The direction and photography - in beautiful black & white - are an astonishing achievement, with even the blatant symbolism of sliding sands or shaking sand-hills blending in with the whole, never seeming too obvious or hackneyed. All concerned rarely put a foot wrong, save perhaps in an extended 'rape' scene which, arguably, doesn't quite come off. However, this is a minor quibble in a film which repays more than one viewing, and will probably haunt you forever.
{NB. I have reviewed the BFI edition, which is the full 141-min version.}

A masterpiece.


5.0 out of 5 stars Trusting the breeze, 7 Feb. 2016
This review is from: 1/2 (Audio CD)
This is worth pretty much what anyone's asking for it, being the original 1995 CD release of Tim Hardin's first two - and easily best - LPs for the Verve label, which he recorded in 1966/67.
The fact that I tend to skip the two or three rather forgettable, throwaway r'nb tracks shouldn't detract from the utter shimmering, agonised beauty of the rest of these unique songs. (Leonard Cohen even mentions Tim by name in an early poem.)
On both 1 & 2 are songs so tenderly lovely as to beggar belief that they are not far better known. A few of them have been recorded by other artists, most notably Bobby Darin (an early champion/copier), Scott Walker (some decent versions of key songs such as Black Sheep Boy and Lady Came From Baltimore), Rod Stewart (his good, if unsubtle, Reason to Believe), and many others, his rueful song Misty Roses being a favourite of some jazz singers. Tim did them all definitively - after all, he wrote them.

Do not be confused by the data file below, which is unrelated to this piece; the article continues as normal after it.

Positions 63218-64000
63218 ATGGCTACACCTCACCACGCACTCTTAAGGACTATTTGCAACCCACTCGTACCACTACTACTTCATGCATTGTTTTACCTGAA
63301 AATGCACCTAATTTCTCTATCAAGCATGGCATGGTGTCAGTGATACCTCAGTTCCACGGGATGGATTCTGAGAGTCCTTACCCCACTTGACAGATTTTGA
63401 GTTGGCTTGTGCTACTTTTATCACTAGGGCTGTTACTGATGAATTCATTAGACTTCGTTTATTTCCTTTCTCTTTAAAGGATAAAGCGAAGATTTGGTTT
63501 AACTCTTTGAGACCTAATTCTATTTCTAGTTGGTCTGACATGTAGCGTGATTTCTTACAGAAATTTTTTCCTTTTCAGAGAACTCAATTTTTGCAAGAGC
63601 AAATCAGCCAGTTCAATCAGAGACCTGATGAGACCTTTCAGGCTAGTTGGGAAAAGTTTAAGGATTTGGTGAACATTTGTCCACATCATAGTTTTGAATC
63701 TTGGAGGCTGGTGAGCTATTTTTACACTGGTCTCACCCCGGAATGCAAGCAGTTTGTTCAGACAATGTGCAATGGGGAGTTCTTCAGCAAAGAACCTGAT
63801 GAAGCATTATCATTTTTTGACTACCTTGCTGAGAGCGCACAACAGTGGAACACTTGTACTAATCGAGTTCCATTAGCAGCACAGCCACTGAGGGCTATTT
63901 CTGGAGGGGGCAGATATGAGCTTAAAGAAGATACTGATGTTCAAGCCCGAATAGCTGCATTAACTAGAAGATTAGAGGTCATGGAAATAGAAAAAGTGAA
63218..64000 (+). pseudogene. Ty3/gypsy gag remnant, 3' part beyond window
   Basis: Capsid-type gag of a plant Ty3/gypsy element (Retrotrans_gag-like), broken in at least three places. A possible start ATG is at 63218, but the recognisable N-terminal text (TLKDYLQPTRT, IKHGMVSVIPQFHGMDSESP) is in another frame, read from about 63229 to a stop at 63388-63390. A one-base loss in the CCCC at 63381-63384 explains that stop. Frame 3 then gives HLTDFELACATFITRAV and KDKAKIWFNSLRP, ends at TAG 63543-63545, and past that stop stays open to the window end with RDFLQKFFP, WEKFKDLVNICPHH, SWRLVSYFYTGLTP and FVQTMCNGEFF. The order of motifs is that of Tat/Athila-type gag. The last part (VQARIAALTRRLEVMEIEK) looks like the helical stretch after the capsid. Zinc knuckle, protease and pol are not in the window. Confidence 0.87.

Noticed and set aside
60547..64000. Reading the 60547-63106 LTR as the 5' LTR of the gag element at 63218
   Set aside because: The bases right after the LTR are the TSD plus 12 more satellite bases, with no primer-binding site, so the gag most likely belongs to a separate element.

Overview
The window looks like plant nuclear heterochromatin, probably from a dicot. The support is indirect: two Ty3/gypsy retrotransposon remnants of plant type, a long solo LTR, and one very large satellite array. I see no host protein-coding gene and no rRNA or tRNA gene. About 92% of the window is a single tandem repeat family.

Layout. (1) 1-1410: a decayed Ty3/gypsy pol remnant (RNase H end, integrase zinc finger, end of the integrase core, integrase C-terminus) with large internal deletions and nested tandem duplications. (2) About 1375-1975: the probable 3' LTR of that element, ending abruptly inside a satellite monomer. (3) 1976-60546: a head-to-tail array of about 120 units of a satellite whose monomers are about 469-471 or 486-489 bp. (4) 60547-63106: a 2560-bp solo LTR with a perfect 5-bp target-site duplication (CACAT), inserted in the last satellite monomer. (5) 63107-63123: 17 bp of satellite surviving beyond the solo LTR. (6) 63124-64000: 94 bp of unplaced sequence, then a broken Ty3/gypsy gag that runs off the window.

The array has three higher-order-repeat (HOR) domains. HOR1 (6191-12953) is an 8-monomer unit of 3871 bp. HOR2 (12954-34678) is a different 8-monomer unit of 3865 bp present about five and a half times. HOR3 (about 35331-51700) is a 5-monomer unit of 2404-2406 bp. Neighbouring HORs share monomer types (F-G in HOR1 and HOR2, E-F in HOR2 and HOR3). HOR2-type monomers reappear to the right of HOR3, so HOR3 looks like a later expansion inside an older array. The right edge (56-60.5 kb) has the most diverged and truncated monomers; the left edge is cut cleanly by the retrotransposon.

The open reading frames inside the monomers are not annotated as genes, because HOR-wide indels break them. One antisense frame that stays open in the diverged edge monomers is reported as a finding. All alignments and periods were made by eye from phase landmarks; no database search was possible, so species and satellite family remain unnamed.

Favourites of mine are the opener Don't Make Promises, the gorgeous It'll Never Happen Again, the wonderful Never Too Far and Part of the Wind, the delicately sad Hang On To a Dream, the sensitively orchestrated Black Sheep Boy, and the musically inspired It's Hard to Believe in Love For Long.
If I Were a Carpenter is his most famous song, and his own version eclipses all others. It's an enigmatic number, but then most of Tim's songs have an oblique aura about them, which is a large part of their charm.
Few of these songs last more than two to two-and-a-half minutes, some barely grazing even that. Hardin liked to record quickly, and not outstay his welcome. He certainly leaves you wanting more.
In truth, this represents the best of Tim Hardin, his drug addictions and personal quirks later getting the better of him too much and too often. But if I'd written only half a dozen of these miraculous songs I'd be over the moon.

Fortune falling with my heart
Luck be trusted in time
Trusting the breeze to be mine
Hoping you will be part of the wind

Price: £17.91

5.0 out of 5 stars A spreading smile, 6 Feb. 2016
Verified Purchase(What is this?)
This review is from: Smile (Audio CD)
This one from the late great Laura Nyro took a while to get to me, but when it did I smiled too.
It's far less overtly dramatic and dynamic than the early albums that made her name, with a more relaxed groove, and an appropriately sunnier feel. It was recorded in 1976 after Gonna Take a Miracle, and before Nested and her final two albums, before her sad death in 1997 at the far too early age of 49.
One highlight for me is the six-minute I Am the Blues, a song that I didn't want to end. Another in a similar vein, at half the length, is the evocative Midnight Blue:

Smile all you want but you know
That I'm fine in the warm hands of
Midnight blue

The title track is lovely, with Japanese koto helping to flesh out a lightly lush musical landscape, including George Young (of the Manhattan Jazz Quintet) on eloquent flute and sax.